If timeless tales of medieval knights do not attract your attention, though, there are still plenty of other reasons to see The Green Knight. Lowery excels at reinterpreting Arthurian literature’s complicated symbolism through meaningful production design. When adapting legendary literature to big-screen, filmmakers often avoid interpreting complicated symbolism under assumptions that it’s beyond viewers’ comprehension. Fortunately, however, that’s certainly not the problem with The Green Knight. Lowery sensibly respects viewers’ intelligence through utilizing read-between-lines symbolism. For example, Gawain’s green-hued stash demonstrates sexual temptation he must overcome to achieve knighthood in the scene where he experiences a short-term tryst. In this jaw-dropping scene, Gawain’s chided by his lover for smearing his green girdle during sex. It’s hard to not admire green-colored backdrops that convey Gawain’s deplorable sexual temptations. Symbolizing similar connotations as Harry Potter’s lightning scar, Gawain’s spoilt belt indicates both curse and blessing he must bear forever. Through this smart symbolism, Lowrey crafts a multi-layered knight viewers identify with notwithstanding race. Furthermore, Malgosia Turzanska’s costumes deserve recognition. Emulating Maximus’ wardrobe in Ridley Scott’s Gladiator, Gawain’s varying outfits illustrate his transformation from immature nephew into courageous knight. Through phenomenal production values, Lowery creates medieval movie-magic.

One can’t overlook outstanding performances.

Dev Patel delivers one of the greatest performances of his career as Sir Gawain. Patel achieved recognition for playing impoverished orphans seeking prosperity in period pieces (ex. 2007’s Slumdog Millionaire). With The Green Knight, however, he takes on his most color-blind role to date. It’s not easy to portray renowned knights in legendary literature. However, Patel pulls it off admirably. Mimicing Heath Ledger in Brian Helgeland’s A Knight’s Tale, Patel capitalizes on his boy-of-wonder charisma to craft an inspirational brown knight. With mesmerizing expressions, he conveys heroism, recklessness and sexual temptation of a nephew that seeks redemption through knighthood. It’s a marvelous medieval performance.

Alicia Vikander is astonishing in double roles as two mysterious mistresses that represent sexual temptations objects for knights. It’s challenging for actresses to depict mutiple characters in movies, but Vikander pulls it off beautifully. Drawing inspiration from Kim Novak in Alfred Hitchcock’s Vertigo, Vikander deftly employs minimal dialogue to discern between Gawain’s two obsessive girlfriends. Whether she’s discouraging Gawain from knightliness or calculatingly seducing him, Vikander successfully uses beguiling expressions to capture temptation. It’s a phenomenal performance from Sweden’s ingénue.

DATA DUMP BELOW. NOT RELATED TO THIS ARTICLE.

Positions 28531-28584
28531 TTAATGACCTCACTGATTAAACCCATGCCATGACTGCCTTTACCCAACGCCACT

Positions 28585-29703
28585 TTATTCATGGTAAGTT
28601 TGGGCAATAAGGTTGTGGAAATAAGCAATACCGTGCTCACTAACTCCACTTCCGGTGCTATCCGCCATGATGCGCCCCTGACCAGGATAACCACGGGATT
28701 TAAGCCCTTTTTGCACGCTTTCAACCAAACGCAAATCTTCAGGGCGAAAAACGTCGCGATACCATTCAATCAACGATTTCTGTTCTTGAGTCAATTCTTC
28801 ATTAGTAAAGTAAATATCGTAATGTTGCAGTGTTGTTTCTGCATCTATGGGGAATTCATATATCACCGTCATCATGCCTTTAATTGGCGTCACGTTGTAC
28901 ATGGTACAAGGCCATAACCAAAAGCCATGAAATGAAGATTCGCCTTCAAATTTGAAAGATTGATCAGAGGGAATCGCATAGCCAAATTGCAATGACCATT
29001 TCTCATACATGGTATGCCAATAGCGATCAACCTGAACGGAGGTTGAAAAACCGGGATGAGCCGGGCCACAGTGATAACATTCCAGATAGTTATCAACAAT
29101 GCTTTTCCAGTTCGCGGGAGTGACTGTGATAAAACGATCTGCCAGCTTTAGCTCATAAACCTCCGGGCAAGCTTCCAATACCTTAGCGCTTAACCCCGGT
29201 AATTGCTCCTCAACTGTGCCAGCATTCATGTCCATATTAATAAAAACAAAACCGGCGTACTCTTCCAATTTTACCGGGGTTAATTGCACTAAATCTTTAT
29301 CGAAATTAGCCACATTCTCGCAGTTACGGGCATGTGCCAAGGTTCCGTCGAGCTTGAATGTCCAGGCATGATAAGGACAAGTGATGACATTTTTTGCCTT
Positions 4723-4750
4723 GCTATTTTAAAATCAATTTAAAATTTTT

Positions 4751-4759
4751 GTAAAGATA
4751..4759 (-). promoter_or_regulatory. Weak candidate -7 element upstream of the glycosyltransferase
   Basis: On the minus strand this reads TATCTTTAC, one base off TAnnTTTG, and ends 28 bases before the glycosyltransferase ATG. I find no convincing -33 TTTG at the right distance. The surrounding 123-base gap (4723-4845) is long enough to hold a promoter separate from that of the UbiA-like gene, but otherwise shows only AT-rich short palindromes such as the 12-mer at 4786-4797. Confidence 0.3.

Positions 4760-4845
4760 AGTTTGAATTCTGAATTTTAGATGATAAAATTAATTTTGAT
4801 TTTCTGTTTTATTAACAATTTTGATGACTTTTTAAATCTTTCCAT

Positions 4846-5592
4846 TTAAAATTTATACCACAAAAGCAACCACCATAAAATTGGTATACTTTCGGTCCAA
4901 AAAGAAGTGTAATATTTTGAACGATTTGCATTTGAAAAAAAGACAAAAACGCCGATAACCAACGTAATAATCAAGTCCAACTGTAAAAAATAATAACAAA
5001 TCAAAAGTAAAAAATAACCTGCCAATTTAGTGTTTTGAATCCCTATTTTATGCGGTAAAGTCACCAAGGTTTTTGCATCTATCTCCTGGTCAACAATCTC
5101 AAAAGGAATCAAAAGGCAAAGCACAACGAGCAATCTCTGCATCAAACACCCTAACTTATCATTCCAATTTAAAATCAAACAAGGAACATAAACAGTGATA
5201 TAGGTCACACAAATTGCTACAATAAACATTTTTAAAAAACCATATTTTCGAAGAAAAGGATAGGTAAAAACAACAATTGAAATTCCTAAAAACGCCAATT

The final standout is Ralph Ineson. As the emerald-colored antagonist, he summons spine-chilling suspense underneath makeup.

Despite its brilliant performances, however, it’s unfortunate The Green Knight doesn’t quite summon siriusly stupefying spells cast by most a-dumble-dored fantasy epics. Emulating folktale, the movie utilizes chapter-like title cards to signify events in Gawain’s journey. While these title-cards enhanced the folktale, they transition awkwardly to the big-screen by hindering the movie’s pacing. Due to this misjudged technique, Gawain’s episodic confrontations with scavengers aren’t always as entertaining as his knighthood journey. Furthermore, the movie suffers from a misconceived ending. Lowrey’s decision to deviate from source material by reinventing the poem’s ending is bold and unexpected, but it doesn’t entirely work. Instead of offering satisfying resolution, it provokes questions by blending fantasy and reality. Whereas this open-to-interpretation climax worked in a blockbuster like Christopher Nolan’s Inception, it clashes with literature’s meaning. Simply put, it appears designed entirely to provoke internet explanations. Due to its problematic conclusion, The Green Knight falters.

On a final note, it’s worth mentioning The Green Knight’s emerald-colored armored suits aren’t adjusted to accommodate everyone’s bodies. Unlike most swords-and-sandals medieval movies, the film requires rudimentary Arthurian knowledge for appreciation. The movie features complicated jargon, mythological references and allegories only educated Arthurian readers will grasp. Viewers that haven’t read poetry won’t appreciate the movie. Consequently, The Green Knight won’t satisfy everyone.

Ultimately, The Green Knight is a satisfactory period piece with armor that doesn’t often gleam as brightly as its superior source material. An engrossing but overambitious adaptation, it suggests racial minorities deserve recognition in fantasy films. If Cinema’s an educational medium, it’s high time Hollywood honored history by gawain-ing green minorities opportunities to be kings rather than doomed for beheading destinies to mend centuries-old misunderstandings.

Hassan’s Grade:  B+